Ferguson monitor says city is on pace to meet requirements of consent decree | St. Louis Public Radio

Ferguson monitor says city is on pace to meet requirements of consent decree

Mar 6, 2018

Ferguson residents, activists and the Department of Justice discussed the progress of federally mandated changes to Ferguson courts and policing at a meeting Tuesday.

Natashia Tidwell, the court-appointed monitor overseeing the city’s agreement with the Department of Justice, said Ferguson is mostly in compliance with the consent decree adopted in 2016, meeting or partially meeting 36 of 37 provisions. 

Under the decree, Ferguson is required to comply with a number of measures designed to bring vast changes to the city's municipal code and policing practices. The agreement came as a result of the civil rights lawsuit filed against Ferguson in the wake of Michael Brown’s death in 2014.

At a June 2017 meeting, residents and activists complained about a lack of transparency between officials, residents and the Neighborhood Policing Steering Committee. In addition, some at the meeting pointed to missed deadlines that are specifically spelled out in the agreement.

Judge Catherine Perry, who approved the original consent decree, commended the parties for making progress in meeting most of the decree’s requirements. The decree will be lifted once the city of Ferguson is in full compliance with its provisions for two years.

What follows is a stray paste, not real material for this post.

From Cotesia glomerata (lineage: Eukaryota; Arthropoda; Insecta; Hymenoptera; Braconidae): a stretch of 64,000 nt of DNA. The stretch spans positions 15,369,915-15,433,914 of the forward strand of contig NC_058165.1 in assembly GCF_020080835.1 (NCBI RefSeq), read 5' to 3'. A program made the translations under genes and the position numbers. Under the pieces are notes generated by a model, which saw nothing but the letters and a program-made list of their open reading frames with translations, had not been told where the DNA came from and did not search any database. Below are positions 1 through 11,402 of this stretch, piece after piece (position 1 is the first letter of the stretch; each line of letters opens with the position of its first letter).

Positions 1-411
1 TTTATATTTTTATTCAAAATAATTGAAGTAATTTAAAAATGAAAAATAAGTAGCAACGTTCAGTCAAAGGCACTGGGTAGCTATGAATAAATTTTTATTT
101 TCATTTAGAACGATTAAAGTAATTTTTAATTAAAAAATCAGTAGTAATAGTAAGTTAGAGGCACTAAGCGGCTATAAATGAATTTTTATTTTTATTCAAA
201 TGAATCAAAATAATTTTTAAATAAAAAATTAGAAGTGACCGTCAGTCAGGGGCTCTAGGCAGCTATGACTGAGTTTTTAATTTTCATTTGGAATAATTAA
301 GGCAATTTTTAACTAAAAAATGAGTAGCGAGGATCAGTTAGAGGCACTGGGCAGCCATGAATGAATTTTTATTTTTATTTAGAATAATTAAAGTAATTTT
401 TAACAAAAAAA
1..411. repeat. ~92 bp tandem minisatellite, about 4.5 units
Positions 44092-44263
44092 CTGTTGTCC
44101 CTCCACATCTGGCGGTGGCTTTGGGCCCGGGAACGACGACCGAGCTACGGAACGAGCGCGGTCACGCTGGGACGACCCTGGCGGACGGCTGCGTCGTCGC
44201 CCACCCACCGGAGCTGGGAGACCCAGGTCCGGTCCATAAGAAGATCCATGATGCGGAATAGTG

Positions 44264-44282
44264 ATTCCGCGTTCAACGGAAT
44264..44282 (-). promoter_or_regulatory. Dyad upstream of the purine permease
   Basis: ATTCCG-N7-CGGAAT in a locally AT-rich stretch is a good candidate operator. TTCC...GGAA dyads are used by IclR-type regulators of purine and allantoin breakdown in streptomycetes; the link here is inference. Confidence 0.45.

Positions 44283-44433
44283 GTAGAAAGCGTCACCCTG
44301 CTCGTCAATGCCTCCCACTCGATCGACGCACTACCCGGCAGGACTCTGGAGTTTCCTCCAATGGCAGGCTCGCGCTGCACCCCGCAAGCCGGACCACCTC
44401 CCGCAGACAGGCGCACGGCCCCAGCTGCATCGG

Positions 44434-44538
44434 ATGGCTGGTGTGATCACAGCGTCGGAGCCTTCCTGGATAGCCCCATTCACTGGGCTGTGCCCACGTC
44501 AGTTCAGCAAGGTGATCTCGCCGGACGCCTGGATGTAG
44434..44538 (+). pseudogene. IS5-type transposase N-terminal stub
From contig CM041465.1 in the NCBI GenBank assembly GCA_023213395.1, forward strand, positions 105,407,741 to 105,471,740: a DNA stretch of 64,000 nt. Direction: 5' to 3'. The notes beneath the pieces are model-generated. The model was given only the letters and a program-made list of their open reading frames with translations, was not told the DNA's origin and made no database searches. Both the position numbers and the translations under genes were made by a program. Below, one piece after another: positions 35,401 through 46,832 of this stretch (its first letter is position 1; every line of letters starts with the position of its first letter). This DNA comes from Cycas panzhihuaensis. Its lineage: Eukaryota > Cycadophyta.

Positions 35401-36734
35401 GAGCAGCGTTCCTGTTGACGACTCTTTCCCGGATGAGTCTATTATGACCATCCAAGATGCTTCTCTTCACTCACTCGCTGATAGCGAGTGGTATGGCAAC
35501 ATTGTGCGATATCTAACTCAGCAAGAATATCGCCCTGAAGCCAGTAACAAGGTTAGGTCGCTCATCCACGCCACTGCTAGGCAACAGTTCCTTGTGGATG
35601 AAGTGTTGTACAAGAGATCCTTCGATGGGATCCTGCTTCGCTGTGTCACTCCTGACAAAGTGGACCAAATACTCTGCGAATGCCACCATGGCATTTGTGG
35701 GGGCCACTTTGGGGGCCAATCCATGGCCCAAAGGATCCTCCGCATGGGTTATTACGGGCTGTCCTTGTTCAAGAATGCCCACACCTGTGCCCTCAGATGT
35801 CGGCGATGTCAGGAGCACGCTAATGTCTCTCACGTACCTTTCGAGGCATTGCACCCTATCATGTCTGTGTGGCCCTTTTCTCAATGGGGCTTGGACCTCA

Tidwell said training and accountability measures are in their final stages of completion. Now, she and Ferguson representatives are requesting more staff members to help with police reform. Among the positions would be a school resource officer and an outreach coordinator to help repair the relationship between community and police.

A key provision of the consent decree is granting amnesty to defendants in court cases filed before Jan. 1, 2014, if there is not “good cause” to prosecute.

Apollo Carey, an attorney representing Ferguson, said the city is ahead of schedule in clearing the unresolved cases. So far, defendants in 4,665 cases have been granted amnesty. According to Carey, there are about 2,000 more cases that need to be reviewed and the process should be completed by June.

Follow Ashley Winters on Twitter @areneewinters